Barry Ritholtz sees no new news in yesterday’s Times piece recreating the AIG/Goldman talks, which forced the insurer to hand over collateral, pushed it toward the edge of insolvency, and revealed the yawning size of its exposure to toxic securities.
And I can understand the point.
But just as the outlines of the AIG bailout story—the widest public window onto the financial crisis—start to sound familiar, new insights emerge.
For instance, one section of this, in fact, valuable piece, by Gretchen Morgenson and Louise Story, looks at some of the deals whose value would later be in dispute and helpfully names the traders who created them, including one Ram Sundaram. The sourcing, by the way, looks very strong (my emphasis):
Mr. Sundaram’s trades represented another large part of Goldman’s business with A.I.G. According to five former Goldman employees, Mr. Sundaram used financing from other banks like Société Générale and Calyon to purchase less risky mortgage securities from competitors like Merrill Lynch and then insure the assets with A.I.G. — helping fatten the mortgage pipeline that would prove so harmful to Wall Street, investors and taxpayers. In October 2008, just after A.I.G. collapsed, Goldman made Mr. Sundaram a partner.
Here we get a useful glimpse into how an ill subprime wind becomes an aftermarket whirlwind. Goldman borrows from fellow global banks to buy the better-quality assets of the insatiable Merrill Lynch, freeing Stan O’Neal’s wrecking crew to buy more predatory loans, incentivizing mortgage bucket shops, including its own First Franklin unit, in strip malls across the country to peddle ever more defective products on debt-strapped civilians. (And if you wonder how Wall Street compensation fits into all this, check out this stellar Story story from the Times storied “Reckoning” series from the end of 2008.)
And so it goes.
This is the fuel that stoked the boiler-room culture that overran mortgage lending in the early ‘00s and kept it going during the critical later years, especially, 2006, when subprime lending reached an unheard-of $600 billion, or 20 percent of the mortgage market. We’ve written that the business press never really got its arms around the radical transformation of the mortgage business, a press failing that has led to all sorts of public policy mischief today (the link only goes to the first page of the story; write to firstname.lastname@example.org for a hardcopy).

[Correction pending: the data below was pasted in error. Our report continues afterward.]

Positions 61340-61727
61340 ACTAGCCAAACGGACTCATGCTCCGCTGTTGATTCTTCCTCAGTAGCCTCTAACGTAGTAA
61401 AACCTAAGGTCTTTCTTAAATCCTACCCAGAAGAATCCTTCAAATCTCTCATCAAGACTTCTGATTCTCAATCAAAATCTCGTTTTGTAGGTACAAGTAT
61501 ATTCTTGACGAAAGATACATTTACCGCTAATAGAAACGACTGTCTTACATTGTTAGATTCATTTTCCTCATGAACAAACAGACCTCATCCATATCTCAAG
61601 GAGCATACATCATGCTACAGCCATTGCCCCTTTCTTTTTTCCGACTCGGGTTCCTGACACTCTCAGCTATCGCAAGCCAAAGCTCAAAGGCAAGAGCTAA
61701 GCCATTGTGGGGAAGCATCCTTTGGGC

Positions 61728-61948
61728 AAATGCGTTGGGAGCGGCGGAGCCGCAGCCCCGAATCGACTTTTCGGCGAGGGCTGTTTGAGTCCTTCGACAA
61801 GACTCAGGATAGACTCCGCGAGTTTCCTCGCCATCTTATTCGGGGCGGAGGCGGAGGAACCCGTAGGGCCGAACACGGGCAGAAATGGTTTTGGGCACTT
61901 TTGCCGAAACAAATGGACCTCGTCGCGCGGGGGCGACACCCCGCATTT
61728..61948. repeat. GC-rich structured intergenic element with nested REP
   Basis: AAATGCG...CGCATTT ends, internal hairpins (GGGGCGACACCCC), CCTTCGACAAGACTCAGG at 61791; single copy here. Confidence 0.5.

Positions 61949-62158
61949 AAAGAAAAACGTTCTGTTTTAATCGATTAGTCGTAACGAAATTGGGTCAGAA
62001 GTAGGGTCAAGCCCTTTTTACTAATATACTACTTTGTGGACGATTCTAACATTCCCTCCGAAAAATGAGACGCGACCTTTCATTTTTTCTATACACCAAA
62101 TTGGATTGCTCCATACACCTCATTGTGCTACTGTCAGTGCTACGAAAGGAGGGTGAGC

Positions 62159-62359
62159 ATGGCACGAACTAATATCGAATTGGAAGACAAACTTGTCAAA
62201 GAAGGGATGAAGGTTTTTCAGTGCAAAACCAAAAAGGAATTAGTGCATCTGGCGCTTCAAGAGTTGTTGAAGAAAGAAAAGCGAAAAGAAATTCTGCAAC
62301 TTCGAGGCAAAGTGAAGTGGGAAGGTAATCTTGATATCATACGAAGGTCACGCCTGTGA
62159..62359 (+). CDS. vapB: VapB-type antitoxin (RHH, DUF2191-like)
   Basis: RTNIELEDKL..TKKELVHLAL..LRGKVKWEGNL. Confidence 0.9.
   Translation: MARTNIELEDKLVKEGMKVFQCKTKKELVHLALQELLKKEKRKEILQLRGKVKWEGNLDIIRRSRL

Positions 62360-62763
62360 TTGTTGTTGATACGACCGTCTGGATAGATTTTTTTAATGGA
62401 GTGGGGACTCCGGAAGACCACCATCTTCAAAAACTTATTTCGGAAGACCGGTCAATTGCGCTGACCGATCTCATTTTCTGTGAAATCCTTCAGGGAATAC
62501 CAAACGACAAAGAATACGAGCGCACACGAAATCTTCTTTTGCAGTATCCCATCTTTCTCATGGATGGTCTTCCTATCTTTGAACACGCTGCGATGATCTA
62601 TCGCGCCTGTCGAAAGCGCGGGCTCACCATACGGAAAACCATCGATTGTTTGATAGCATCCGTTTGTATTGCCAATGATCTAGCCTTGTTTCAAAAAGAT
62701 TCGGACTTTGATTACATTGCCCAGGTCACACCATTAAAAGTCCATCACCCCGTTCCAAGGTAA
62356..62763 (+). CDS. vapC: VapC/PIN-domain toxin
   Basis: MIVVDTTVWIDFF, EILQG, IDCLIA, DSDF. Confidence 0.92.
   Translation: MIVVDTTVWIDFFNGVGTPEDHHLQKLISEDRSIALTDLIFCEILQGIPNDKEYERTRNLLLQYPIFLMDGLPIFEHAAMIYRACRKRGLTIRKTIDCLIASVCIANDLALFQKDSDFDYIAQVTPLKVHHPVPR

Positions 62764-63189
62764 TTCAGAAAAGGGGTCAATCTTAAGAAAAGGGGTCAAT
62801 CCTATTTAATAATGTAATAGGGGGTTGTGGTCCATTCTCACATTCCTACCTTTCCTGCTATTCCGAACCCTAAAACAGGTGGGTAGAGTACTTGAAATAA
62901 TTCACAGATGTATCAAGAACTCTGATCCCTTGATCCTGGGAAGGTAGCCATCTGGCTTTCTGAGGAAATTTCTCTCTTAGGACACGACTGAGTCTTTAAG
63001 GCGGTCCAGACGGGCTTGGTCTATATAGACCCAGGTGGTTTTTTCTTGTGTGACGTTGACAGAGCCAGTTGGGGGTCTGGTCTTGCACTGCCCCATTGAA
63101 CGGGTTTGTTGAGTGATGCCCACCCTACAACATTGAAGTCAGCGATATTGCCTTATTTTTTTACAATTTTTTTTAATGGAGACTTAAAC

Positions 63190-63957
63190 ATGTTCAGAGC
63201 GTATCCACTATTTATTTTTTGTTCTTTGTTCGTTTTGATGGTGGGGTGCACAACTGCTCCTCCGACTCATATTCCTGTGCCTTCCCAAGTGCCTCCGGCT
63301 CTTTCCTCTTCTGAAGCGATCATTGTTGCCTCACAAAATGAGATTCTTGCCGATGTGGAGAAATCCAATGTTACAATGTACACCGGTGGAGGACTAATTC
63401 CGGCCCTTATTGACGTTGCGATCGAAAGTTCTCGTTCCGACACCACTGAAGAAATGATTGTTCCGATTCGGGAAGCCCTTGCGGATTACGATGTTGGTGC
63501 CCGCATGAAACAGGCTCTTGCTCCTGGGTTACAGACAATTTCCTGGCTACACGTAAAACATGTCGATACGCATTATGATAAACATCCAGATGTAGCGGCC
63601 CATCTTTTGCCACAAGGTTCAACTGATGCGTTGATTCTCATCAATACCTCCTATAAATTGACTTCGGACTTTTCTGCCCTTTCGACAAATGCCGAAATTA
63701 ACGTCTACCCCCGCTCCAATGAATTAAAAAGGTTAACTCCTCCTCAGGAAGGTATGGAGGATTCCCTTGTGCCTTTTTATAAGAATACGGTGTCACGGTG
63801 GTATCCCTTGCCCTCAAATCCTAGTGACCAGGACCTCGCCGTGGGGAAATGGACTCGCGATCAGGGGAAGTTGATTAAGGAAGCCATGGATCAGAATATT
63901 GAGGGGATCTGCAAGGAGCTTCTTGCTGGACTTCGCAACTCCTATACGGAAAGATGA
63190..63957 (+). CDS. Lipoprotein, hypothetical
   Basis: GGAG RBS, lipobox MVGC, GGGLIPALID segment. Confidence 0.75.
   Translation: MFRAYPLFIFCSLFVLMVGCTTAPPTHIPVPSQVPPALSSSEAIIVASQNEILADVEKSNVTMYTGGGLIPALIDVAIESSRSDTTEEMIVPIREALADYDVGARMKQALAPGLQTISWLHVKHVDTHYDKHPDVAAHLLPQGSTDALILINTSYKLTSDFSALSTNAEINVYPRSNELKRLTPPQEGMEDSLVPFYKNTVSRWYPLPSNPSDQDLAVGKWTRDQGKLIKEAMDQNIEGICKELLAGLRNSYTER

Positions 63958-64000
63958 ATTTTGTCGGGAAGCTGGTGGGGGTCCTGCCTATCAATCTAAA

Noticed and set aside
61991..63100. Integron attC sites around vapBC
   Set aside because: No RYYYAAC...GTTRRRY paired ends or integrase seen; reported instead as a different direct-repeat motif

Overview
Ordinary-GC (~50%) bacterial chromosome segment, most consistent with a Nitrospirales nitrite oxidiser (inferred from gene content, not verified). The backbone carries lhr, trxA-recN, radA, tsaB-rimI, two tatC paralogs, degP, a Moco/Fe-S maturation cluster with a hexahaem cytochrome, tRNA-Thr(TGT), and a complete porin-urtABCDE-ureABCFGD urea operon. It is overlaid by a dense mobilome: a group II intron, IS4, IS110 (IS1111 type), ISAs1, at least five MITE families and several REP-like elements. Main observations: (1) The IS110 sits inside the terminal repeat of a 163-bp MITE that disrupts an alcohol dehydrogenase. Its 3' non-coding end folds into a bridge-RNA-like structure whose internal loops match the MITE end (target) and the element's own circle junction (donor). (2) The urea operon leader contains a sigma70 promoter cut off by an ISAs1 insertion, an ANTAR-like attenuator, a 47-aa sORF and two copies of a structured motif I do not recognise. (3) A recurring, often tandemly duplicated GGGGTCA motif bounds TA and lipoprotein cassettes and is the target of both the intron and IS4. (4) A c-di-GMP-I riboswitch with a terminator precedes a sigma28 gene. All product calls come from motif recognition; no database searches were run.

Importantly, the Times story also offers a reminder about the later stages of the mortgage bubble, when the financial sausage-making was starting to get really ugly. For a refresher on late-stage aftermarket sleaze, check out this superb December 2007 WSJ piece by Carrick Mollenkamp and Serena Ng on “Norma,” the Merrill-sponsored CDO vehicle managed by a Long Island penny-stock impresario. As the Journal story reminds us, Merrill was the top CDO underwriter from 2004 to mid-2007. Wrap your mind around that for a second.
I see a couple of press lessons here.
One is that it’s hard to have TMI about AIG.
Two, the story of AIG-Goldman wrangling is another reminder that what might be called Wall Street’s end game offers investigative opportunities that have yet to be exploited. This is the period beginning sometime in 2006 and extending deep into 2007, when even the dumb money on Wall Street knew that it was all going down in flames. Indeed, this first-rate Times graphic with yesterday’s story reminds us that even AIG—now exposed as the dumbest of all dumb money, ever—had figured out that something was amiss in the mortgage market when it stopped writing CDO insurance in February 2006.
And yet the subprime boiler rooms and CDO factories churned on.
Remember, when Chuck Prince famously announced Citi was “still dancing,” it was in July 2007.
It’s also worth remembering that this was the period when the banks were storing some of their worst assets off their balance sheets in so-called special investment vehicles, as this July 2008 Bloomberg story says.